Ease My Sorrows (Magill's Literary Annual 1984)
On December 7, 1954, Lev Kopelev left the Marfino sharashka, the prison in a former church called Ease My Sorrows, as a free man. In the hell which was the Stalinist prison system, the sharashkas were the first circle: special scientific and technical institutes staffed by prisoners. The prisoners, including engineers, mathematicians, and other technicians, spent their time on research, experimentation, and translation.
It was the last which enabled Kopelev to find himself in such relatively comfortable surroundings instead of in the forests and uranium mines of Siberia. In the sharashka, Kopelev translated technical articles from German, English, Italian, Polish, and other languages, worked on linguistics, and devised a method of recording and reading voiceprints. It was there that Kopelev met Aleksandr Solzhenitsyn; the two became close friends, and Kopelev later served as the model for Lev Rubin in Solzhenitsyn’s V kruge pervom (1968; The First Circle, 1968); In fact, Kopelev’s connections with the Russian intelligentsia were helpful in publishing Solzhenitsyn’s first book, Oden den’ Ivana Denisovicha (One Day in the Life of Ivan Denisovich), in the literary journal Novy Mir in 1962.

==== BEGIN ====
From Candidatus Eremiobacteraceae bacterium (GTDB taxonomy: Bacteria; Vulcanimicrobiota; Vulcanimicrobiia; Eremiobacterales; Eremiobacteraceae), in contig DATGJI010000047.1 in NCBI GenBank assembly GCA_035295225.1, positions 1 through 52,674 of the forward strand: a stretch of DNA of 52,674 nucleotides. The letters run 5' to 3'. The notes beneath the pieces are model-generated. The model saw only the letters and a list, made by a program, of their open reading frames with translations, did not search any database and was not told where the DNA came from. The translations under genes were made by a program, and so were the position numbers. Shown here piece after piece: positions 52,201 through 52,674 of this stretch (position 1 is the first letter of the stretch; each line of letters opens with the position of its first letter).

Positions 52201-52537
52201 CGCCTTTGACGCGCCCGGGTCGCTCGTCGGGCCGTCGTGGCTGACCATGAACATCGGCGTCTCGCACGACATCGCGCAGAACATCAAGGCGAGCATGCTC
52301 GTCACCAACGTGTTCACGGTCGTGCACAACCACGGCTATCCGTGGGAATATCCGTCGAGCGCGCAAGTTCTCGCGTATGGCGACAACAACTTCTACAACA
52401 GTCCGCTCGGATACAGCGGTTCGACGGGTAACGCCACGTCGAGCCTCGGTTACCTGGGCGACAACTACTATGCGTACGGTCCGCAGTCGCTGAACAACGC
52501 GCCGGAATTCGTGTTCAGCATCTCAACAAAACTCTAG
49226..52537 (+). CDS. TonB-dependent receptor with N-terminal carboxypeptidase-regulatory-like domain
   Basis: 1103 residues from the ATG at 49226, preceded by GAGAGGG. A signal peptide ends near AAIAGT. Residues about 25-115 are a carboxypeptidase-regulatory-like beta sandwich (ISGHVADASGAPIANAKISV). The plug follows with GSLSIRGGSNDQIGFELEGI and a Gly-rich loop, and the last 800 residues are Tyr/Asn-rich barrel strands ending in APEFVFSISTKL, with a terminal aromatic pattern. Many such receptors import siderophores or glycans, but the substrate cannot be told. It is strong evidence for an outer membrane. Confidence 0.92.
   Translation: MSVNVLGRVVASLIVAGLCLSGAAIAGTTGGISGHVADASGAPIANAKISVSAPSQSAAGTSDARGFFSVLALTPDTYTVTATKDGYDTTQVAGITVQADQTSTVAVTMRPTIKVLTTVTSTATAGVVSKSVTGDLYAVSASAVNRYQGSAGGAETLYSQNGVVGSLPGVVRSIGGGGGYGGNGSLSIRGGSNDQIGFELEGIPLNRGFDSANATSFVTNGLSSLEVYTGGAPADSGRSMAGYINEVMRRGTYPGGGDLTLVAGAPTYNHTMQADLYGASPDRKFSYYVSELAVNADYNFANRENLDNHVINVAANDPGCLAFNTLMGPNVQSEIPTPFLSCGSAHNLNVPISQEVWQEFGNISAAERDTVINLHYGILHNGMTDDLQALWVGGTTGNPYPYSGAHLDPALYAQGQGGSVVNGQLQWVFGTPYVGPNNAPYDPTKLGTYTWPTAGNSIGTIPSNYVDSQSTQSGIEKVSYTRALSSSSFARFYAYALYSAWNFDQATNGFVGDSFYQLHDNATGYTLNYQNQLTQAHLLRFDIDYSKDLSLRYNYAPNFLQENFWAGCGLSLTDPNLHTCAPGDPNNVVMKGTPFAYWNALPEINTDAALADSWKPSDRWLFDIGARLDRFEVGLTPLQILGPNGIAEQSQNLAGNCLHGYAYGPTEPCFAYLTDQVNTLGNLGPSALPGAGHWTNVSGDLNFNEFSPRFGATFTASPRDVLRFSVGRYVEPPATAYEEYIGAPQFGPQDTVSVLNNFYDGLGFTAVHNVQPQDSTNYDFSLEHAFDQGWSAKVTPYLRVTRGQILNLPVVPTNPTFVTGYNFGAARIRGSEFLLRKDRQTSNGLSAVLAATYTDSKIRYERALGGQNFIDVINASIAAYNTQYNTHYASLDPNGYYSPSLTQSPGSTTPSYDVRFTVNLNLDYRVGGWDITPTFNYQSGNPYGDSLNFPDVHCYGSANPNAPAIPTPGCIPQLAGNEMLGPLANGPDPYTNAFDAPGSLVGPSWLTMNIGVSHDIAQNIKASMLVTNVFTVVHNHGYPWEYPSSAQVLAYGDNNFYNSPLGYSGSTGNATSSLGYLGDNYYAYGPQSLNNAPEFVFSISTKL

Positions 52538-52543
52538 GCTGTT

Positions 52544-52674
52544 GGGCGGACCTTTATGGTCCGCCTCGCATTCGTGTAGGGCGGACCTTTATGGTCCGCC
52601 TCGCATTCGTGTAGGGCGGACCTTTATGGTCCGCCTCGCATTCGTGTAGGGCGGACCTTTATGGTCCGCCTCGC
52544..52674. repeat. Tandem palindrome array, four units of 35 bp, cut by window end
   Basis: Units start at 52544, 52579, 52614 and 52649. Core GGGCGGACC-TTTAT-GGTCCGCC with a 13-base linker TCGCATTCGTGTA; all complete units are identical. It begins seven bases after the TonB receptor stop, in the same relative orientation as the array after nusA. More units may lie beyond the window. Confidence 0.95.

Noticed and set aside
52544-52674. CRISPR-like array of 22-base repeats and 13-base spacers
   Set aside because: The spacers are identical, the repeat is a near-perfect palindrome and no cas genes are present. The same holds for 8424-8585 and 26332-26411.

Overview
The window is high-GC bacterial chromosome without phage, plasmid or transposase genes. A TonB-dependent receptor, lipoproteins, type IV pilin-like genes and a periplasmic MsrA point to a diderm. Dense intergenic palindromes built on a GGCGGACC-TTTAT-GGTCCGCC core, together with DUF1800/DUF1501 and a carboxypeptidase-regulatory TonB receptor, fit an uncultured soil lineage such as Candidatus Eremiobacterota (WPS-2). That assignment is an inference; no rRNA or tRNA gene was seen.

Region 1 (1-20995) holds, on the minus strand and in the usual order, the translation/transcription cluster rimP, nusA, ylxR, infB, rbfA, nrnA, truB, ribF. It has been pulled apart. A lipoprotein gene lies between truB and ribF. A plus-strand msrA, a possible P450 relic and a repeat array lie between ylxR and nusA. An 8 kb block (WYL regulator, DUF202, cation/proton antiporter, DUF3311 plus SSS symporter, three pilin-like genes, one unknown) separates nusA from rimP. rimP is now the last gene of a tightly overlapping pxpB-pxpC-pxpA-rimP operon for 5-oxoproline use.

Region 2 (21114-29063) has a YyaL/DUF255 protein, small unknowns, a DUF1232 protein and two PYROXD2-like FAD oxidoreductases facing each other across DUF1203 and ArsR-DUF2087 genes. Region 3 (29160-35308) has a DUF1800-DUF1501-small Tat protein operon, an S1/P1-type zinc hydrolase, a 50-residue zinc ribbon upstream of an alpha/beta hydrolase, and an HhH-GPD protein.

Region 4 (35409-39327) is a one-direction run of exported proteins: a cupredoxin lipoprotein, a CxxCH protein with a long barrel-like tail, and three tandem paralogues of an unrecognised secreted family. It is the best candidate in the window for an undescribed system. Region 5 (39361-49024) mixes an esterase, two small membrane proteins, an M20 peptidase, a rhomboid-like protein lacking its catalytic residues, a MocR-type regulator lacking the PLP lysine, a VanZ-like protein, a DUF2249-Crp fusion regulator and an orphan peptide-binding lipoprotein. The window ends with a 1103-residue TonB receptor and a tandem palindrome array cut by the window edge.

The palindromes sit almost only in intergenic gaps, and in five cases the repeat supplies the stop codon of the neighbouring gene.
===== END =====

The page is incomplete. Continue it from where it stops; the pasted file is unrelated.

This volume, however, is much more than the recounting of time spent in prison. It is the story of a man’s life. Ease My Sorrows is the third volume of Kopelev’s memoirs,...
(The entire section is 1464 words.)
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Bibliography (Magill's Literary Annual 1984)
Choice. XXI, January, 1984, p. 711.
Library Journal. CVIII, September 1, 1983, p. 1702.
The New York Review of Books. XXX, October 13, 1983, p. 9.
The New York Times Book Review. September 18, 1983, p. 7.
Publishers Weekly. CCXXIV, July 22, 1983, p. 126.
(The entire section is 31 words.)